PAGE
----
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ELH 68.4 (2001) 763-793
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"Counterfeit Egyptians" And Imagined Borders:
Jonson's The Gypsies Metamorphosed
Upon his initial entrance in Jonson's masque, The Gypsies Metamorphosed (1621), the figure of the Patrico (or "hedge-priest") calls the audience's attention to himself, "that am bringer / Of bound to the border." 1 The concern for control of borders was an appropriate one in Jacobean England. At the local level, vagrant groups, including gypsies, defied antivagrant legislation that attempted to limit their geographic mobility and keep them within their home parish. 2 But the neighboring counties of England and Scotland known as the Borders were particularly notorious in the Jacobean period as a haven for gypsies and vagrants, groups who could evade prosecution within an area already populated by cattle raiders (or "reivers") noted for a similar disregard of the Anglo-Scottish border. 3 The border counties presented a threat to civil order and ideas of cultural unity because of the ease with which the cultures of gypsies, vagrants, and reivers could interact and mix together, even forming the possibility of an alternative community. The border region was therefore defined by the fluid character of its boundaries, the lack of distinct barriers between regions and constituent cultures. And while the Patrico characterizes the Borders as an area specifically beyond social control, he defines his role, like that of James VI and I during his joint rule of Scotland and England, as being able both to define and control that border.
Jonson's The Gypsies Metamorphosed replicates the evasive character of gypsy cultural difference through its own remarkable lack of aesthetic boundaries. The masque frequently blurs traditional distinctions between masque and antimasque, most exceptionally by giving many of its main speaking roles to courtiers rather than professional actors, who instead direct the performance in their gypsy roles as the Patrico and the Jackman (or "educated beggar"). In addition to casting the king's favorite, George Villiers, the Marquis of Buckingham, as Captain of the Gypsies, members of Buckingham's [End Page 763] family and circle impersonate the remaining gypsies, including William, Baron Feilding (Buckingham's brother-in-law); John, Viscount Purbeck (Buckingham's eldest brother); the courtier Endymion Porter; and Sir Gervase Clifton, a baronet from a nearby Nottinghamshire family. 4 The Gypsies Metamorphosed was Jonson's most popular masque, a work performed on an unprecedented three occasions: at Buckingham's new estate at Burley-on-the-Hill on 3 August 1621; at Belvoir, the estate of Buckingham's father-in-law, the Earl of Rutland, two nights later; and finally, a month later at court in Windsor. 5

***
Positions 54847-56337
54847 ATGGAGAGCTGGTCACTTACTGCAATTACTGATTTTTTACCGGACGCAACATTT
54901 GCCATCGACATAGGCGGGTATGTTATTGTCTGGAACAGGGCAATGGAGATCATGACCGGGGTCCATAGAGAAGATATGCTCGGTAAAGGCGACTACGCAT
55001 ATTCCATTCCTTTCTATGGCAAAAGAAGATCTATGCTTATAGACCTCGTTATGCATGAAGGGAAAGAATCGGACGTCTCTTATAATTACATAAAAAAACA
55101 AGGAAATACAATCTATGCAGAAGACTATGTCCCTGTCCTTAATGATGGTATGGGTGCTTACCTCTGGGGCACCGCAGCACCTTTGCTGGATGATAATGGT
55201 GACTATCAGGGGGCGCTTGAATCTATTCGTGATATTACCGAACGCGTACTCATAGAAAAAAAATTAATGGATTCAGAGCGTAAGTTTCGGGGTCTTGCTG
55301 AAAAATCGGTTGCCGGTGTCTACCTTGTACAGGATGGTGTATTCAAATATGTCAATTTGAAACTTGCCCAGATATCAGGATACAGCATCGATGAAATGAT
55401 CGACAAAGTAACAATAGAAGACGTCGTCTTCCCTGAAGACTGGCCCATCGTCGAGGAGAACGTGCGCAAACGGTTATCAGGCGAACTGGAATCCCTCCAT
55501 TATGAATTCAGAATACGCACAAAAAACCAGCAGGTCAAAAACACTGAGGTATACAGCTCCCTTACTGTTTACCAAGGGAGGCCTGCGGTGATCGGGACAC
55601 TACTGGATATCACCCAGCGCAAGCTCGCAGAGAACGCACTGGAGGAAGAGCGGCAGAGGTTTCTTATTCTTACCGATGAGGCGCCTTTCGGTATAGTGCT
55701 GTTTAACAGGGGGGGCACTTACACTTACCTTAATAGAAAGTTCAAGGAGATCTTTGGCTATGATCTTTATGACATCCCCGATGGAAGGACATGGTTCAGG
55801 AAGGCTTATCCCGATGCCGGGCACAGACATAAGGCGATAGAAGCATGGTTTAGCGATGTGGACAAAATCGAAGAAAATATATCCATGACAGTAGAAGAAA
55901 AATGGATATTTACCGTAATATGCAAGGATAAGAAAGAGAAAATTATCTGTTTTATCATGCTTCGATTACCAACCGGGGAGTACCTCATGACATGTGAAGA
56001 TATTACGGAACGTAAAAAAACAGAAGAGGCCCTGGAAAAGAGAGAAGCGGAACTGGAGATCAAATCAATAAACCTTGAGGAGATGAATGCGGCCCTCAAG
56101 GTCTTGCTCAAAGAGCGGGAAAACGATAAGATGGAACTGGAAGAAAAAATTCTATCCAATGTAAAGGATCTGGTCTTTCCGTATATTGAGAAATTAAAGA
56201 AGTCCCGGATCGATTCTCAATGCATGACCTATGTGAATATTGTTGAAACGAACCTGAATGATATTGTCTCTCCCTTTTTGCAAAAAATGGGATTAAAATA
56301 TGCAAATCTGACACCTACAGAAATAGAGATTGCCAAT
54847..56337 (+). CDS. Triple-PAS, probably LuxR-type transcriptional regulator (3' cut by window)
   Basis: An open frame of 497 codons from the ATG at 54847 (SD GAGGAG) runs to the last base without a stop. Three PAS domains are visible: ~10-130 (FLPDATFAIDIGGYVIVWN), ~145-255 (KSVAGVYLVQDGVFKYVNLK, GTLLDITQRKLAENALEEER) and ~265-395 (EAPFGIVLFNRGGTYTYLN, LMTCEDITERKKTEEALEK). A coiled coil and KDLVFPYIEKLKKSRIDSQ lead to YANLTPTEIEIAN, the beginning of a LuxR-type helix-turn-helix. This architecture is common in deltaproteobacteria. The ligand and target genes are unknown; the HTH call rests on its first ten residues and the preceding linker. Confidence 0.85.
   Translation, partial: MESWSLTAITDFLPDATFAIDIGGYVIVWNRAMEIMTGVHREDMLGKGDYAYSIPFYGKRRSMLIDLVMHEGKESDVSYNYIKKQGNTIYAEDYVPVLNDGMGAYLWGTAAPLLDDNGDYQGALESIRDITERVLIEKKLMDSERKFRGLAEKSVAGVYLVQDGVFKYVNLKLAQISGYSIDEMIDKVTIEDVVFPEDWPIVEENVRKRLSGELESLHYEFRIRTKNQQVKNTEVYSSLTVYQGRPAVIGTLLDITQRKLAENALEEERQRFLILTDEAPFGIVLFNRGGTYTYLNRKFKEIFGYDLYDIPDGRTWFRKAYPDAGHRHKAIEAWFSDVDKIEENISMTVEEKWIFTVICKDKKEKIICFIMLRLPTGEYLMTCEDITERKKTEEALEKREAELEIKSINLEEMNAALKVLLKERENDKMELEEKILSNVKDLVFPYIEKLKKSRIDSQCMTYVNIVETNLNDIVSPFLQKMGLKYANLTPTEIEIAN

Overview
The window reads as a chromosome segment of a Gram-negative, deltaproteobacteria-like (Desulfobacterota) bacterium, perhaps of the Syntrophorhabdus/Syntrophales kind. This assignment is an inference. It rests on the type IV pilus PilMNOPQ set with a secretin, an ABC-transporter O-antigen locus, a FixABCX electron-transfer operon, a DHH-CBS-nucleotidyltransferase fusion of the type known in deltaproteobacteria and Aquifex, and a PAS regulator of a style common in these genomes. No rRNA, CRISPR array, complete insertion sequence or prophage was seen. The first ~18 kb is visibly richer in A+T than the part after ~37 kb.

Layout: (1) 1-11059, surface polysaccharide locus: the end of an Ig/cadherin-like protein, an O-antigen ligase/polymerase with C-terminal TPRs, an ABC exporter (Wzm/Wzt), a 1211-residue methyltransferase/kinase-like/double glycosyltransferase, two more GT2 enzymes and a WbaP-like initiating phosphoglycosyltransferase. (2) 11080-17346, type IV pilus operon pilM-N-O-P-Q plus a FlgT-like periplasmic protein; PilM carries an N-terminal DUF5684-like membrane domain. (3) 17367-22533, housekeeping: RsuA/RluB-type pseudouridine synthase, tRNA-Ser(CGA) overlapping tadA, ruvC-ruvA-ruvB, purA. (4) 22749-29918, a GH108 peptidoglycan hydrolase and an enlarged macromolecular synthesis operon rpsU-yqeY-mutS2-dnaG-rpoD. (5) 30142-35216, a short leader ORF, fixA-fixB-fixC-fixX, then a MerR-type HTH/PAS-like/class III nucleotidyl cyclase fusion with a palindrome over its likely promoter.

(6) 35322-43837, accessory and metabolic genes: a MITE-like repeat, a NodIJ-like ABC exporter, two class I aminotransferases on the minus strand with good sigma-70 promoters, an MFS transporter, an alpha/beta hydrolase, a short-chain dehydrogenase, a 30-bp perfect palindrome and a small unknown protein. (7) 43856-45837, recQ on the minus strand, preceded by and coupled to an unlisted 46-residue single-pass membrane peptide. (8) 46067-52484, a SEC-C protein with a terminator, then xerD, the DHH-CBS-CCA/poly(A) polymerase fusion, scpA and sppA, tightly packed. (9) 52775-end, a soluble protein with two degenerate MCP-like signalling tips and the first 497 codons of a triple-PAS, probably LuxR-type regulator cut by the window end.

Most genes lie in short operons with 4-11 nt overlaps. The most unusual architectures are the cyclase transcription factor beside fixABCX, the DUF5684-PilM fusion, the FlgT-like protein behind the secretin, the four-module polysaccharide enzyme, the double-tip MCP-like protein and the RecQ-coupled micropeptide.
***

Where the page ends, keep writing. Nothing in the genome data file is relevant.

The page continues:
The most substantial analysis of the masque, Dale B. J. Randall's book-length study Jonson's Gypsies Unmasked, argues that the lack of differentiation between masque, antimasque, and court audience produced by the gypsy disguise enabled Jonson to express more safely the potentially subversive comparison of the king's favorite and his followers to a band of gypsies. 6 Several episodes in the performance demonstrate how the masque's use of the gypsy image undermines traditional aesthetic boundaries of the genre. Buckingham, as Captain of the Gypsies, is given a role that is likened to gypsy leaders (or "Kings") from antivagrant literature--such as the figure of Cock Lorel, whose feast for the Devil is described in the masque--comparisons that would seem to place Buckingham as a figure similarly outside civil society and inimical to the court. The masque is also notable for the degree to which it breaks the diegetic frame of the masque, further implicating its coterie audience in the gypsies' actions as the gypsies read the fortunes of members of Buckingham's family (in the Burley and Belvoir versions) or court officials (in the Windsor production). The division between masque and antimasque is further blurred as the courtier gypsies mingle with the four clowns (Cockerel, Clod, Townshend, Puppy) and even rob them during a country dance.
Randall's analysis, which emphasizes the subversiveness of the masque's portrayal of Buckingham, nonetheless does not fully explain either its...